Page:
BREAKDOWN OF FRUIT AND VEGETABLE TISSUE DUE TO AN
(WITH TWO FIGURES)
Experiments in electrodialysis involving the use of natural membranes
revealed the interesting fact that the tissues of fruits and vegetables break
down very rapidly when they are the cathode of an electric circuit, but do
so only to a slight degree, if at all, when they are the anode.
An apple resting in a bowl containing a weak salt solution, with one elec-
trode of an electric circuit penetrating it and the other electrode projecting
into the surrounding solution, will "rot" after eighteen to twenty-four
hours if the apple is the cathode or negative pole (fig. 1).
If the apple is
Effect of the negative electrode of a 110-volt direct current on an apple
standing in 0.1 N NaCl for twenty hours. The cross-lined portion is well "rotted" (soft
and dark brown in color); the heavily stippled region is considerably discolored (to
green), and the lightly stippled portion is slightly discolored.
the anode or positive pole, the tissue is little damaged. The foregoing was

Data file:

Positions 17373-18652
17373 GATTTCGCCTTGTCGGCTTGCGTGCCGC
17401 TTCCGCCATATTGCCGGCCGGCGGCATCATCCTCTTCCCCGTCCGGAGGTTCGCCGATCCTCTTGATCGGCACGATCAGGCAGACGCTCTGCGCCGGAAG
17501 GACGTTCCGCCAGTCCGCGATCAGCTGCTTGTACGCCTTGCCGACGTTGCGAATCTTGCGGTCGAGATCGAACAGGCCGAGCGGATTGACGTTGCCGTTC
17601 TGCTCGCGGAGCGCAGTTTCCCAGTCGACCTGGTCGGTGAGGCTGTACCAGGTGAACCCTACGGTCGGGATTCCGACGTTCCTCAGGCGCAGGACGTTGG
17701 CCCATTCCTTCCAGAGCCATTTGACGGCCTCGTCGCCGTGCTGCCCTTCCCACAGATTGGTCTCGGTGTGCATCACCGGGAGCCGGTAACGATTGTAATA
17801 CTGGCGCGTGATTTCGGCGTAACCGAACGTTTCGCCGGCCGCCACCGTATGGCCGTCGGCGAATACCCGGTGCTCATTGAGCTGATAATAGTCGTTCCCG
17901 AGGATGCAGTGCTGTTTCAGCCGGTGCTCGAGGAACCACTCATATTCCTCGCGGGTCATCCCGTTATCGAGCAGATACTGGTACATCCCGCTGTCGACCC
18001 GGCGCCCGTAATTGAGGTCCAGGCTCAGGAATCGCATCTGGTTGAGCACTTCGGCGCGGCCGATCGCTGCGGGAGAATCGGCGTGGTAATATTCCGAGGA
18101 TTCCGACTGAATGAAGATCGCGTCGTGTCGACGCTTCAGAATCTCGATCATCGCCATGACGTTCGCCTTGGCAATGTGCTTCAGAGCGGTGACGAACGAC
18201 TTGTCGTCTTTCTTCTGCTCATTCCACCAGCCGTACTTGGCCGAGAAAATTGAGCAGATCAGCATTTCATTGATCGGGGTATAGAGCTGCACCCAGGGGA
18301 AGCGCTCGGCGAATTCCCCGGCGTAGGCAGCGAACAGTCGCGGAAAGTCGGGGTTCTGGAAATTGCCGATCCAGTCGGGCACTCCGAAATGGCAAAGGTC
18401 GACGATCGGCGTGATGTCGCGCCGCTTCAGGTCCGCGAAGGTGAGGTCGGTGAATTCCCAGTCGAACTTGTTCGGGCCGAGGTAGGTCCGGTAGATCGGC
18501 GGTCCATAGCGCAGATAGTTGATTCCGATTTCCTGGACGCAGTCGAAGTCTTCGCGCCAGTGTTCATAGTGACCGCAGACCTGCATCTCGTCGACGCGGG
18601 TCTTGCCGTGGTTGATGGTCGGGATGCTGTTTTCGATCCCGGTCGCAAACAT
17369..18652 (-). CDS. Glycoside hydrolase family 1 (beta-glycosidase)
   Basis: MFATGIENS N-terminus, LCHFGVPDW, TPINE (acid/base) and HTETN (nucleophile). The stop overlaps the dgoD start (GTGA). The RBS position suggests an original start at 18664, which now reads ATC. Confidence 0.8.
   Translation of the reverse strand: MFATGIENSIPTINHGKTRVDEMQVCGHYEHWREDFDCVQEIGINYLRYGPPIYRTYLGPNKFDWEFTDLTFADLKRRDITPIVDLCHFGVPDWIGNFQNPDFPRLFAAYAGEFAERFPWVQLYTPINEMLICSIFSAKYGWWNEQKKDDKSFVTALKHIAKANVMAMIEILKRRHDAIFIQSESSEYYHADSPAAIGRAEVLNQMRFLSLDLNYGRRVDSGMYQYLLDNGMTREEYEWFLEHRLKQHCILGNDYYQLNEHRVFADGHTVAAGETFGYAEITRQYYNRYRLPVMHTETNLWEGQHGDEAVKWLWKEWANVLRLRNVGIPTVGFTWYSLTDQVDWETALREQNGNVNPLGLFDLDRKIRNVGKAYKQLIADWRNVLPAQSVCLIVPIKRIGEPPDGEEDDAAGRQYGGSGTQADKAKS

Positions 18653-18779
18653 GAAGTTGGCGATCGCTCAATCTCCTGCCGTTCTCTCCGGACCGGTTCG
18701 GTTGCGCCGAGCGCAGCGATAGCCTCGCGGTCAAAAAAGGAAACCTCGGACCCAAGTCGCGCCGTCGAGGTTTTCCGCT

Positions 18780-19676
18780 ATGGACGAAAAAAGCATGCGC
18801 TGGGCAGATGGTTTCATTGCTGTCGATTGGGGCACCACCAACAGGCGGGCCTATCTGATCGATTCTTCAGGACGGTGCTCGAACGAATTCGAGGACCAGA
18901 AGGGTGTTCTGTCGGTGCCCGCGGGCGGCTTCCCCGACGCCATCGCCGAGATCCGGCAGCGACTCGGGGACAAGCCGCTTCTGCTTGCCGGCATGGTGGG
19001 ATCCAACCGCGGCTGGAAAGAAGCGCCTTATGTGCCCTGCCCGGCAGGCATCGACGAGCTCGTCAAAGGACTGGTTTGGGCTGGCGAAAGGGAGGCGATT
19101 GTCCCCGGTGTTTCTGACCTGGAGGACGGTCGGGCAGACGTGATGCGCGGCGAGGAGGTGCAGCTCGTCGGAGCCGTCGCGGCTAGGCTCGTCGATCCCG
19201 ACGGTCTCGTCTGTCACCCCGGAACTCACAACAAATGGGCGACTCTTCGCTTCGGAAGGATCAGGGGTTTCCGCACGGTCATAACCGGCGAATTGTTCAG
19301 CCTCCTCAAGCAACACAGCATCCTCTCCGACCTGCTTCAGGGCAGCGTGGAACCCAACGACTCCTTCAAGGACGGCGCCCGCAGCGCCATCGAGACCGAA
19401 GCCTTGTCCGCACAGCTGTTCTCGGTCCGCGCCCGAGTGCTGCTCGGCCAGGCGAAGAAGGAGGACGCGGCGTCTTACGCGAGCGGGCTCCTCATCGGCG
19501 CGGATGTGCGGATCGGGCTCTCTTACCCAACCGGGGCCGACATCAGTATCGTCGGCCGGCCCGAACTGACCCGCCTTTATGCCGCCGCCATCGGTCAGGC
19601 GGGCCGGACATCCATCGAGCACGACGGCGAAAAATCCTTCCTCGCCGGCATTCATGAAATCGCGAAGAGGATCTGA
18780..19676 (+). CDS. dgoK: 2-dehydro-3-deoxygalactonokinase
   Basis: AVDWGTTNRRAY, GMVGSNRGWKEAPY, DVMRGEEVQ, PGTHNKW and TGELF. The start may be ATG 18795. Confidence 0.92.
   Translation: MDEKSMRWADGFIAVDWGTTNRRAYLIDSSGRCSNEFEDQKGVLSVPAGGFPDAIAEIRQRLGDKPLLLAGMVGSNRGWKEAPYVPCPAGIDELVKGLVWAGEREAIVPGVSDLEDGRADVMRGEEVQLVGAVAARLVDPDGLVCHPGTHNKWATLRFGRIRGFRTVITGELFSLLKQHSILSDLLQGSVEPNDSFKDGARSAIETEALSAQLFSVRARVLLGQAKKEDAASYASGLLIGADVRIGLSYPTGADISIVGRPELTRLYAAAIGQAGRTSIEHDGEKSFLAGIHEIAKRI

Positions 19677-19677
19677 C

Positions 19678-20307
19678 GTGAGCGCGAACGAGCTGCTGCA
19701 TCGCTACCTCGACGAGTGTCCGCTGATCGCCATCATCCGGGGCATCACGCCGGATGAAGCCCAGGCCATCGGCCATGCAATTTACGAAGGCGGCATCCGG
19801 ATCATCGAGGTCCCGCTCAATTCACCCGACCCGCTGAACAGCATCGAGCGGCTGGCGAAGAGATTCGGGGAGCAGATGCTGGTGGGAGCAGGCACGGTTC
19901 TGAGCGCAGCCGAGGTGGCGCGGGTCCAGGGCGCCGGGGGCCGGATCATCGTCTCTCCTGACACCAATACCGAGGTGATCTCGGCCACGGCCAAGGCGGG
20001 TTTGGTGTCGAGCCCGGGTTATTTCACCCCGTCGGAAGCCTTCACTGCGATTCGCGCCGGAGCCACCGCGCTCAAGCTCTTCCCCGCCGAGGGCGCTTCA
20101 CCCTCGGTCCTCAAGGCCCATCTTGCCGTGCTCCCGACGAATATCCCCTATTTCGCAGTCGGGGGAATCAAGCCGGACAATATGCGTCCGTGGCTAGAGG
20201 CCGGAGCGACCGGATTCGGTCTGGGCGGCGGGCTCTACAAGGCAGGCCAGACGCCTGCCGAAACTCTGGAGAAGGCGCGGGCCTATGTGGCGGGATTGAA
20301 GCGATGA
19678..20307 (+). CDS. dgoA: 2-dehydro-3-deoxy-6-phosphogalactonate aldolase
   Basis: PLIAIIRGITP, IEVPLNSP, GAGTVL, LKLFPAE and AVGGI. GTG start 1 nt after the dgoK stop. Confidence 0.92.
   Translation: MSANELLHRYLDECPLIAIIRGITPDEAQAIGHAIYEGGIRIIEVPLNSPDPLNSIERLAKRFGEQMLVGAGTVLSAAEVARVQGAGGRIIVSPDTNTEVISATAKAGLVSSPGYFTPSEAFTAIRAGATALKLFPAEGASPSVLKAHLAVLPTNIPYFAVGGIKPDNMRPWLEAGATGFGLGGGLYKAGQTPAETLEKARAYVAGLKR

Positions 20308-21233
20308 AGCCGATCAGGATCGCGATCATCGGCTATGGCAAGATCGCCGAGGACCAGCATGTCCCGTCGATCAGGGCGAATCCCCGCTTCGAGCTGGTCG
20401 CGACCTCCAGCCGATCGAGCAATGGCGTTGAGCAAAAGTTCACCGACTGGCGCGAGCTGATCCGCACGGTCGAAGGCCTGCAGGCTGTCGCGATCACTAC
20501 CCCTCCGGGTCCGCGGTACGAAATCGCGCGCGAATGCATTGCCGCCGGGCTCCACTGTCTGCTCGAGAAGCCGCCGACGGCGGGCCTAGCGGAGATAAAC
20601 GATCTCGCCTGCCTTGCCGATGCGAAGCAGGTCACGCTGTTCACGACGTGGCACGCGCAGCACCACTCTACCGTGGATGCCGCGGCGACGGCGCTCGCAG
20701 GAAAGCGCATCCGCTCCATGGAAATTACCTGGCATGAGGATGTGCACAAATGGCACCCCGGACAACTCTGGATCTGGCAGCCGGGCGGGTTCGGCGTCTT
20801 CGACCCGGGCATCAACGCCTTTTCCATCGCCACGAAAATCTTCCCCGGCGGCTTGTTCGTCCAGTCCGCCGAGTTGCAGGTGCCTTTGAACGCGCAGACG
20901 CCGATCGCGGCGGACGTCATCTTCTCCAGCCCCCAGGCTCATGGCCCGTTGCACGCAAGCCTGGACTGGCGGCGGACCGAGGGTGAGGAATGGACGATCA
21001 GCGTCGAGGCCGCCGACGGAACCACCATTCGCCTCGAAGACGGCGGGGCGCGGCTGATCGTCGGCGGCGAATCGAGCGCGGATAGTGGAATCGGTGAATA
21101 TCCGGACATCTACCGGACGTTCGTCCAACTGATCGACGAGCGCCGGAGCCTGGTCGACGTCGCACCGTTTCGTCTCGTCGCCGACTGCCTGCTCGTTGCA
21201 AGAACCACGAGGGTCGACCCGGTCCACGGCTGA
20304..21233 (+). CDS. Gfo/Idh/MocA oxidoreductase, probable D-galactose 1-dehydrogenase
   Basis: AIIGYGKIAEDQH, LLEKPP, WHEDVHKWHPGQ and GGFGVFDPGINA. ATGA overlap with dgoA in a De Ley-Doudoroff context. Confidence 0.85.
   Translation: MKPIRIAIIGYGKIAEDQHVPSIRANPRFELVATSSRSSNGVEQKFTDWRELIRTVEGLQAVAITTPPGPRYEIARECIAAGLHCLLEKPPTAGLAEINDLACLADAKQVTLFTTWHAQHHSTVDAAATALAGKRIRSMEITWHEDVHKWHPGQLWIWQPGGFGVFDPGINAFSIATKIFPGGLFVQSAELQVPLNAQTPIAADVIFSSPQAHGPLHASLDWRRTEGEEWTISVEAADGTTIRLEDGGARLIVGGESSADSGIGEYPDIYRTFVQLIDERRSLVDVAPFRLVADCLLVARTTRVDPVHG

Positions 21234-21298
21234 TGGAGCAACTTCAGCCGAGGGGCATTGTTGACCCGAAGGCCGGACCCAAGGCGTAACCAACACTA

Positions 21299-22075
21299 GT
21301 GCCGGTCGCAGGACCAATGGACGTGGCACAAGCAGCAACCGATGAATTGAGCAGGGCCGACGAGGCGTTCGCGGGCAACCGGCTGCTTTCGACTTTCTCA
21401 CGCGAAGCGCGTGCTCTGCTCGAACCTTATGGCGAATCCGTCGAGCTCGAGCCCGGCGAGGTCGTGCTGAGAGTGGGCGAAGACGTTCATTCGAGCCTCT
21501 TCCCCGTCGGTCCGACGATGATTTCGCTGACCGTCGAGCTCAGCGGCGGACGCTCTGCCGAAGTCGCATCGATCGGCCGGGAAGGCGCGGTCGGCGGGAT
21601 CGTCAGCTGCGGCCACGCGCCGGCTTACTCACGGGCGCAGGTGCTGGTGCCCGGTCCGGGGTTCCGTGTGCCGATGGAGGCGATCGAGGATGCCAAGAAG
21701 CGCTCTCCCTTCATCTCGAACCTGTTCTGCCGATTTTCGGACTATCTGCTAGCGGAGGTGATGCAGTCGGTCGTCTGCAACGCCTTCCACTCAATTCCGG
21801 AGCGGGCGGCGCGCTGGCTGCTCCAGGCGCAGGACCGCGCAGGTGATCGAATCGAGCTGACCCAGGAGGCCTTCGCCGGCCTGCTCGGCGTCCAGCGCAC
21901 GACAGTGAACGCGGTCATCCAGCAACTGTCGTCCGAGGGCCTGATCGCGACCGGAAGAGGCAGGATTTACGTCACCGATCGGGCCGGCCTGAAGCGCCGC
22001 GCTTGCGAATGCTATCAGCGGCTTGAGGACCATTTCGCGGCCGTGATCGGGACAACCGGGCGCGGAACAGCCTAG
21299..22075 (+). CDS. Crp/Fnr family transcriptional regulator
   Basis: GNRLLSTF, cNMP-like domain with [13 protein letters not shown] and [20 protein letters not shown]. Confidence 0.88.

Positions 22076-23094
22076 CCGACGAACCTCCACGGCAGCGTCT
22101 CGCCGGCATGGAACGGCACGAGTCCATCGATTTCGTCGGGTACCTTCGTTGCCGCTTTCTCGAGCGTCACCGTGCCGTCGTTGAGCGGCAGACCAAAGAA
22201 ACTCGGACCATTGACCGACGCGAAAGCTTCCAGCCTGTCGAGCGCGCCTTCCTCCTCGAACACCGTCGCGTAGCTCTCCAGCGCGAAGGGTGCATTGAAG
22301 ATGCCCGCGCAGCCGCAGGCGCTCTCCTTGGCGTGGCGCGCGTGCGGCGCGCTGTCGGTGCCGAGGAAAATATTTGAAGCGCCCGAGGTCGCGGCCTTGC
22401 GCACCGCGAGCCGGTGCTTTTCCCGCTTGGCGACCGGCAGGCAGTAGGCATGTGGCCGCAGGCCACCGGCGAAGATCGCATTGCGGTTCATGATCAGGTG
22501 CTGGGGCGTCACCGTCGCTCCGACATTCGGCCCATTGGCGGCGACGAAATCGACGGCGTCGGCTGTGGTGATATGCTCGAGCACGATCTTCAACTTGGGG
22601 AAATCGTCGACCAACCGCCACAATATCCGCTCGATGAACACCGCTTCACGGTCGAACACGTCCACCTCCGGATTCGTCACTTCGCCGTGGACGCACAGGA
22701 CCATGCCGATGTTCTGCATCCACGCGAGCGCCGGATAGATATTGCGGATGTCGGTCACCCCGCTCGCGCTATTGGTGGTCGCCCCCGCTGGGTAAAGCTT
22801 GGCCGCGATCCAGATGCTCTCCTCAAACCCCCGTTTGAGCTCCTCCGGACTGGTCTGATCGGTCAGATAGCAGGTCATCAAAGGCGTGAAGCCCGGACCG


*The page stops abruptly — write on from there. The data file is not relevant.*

the original experiment; it was repeated many times and then duplicated
with other fruits and vegetables, always with the same result, except that
the degree and kind of degeneration of tissue varied with the material.
Particularly striking were the results obtained with the persimmon and
The experimental findings are listed below. The electrodes were of
platinum and the circuit a 110-volt direct current, with an intervening 0.5
ampere electric-light bulb. The surrounding solution was 0.1 N NaCl, and
the length of the run, eighteen to twenty-four hours. The fruit was im-
mersed in the solution one-half to two-thirds of its height. The degree of
acidity of the normal fruit and of the tissues surrounding the respective
poles was obtained by macerating the tissue in a minimum amount of water.
The values, in terms of pH, are given, that of the normal fruit first, the
treated last. The word "rotting" will be used as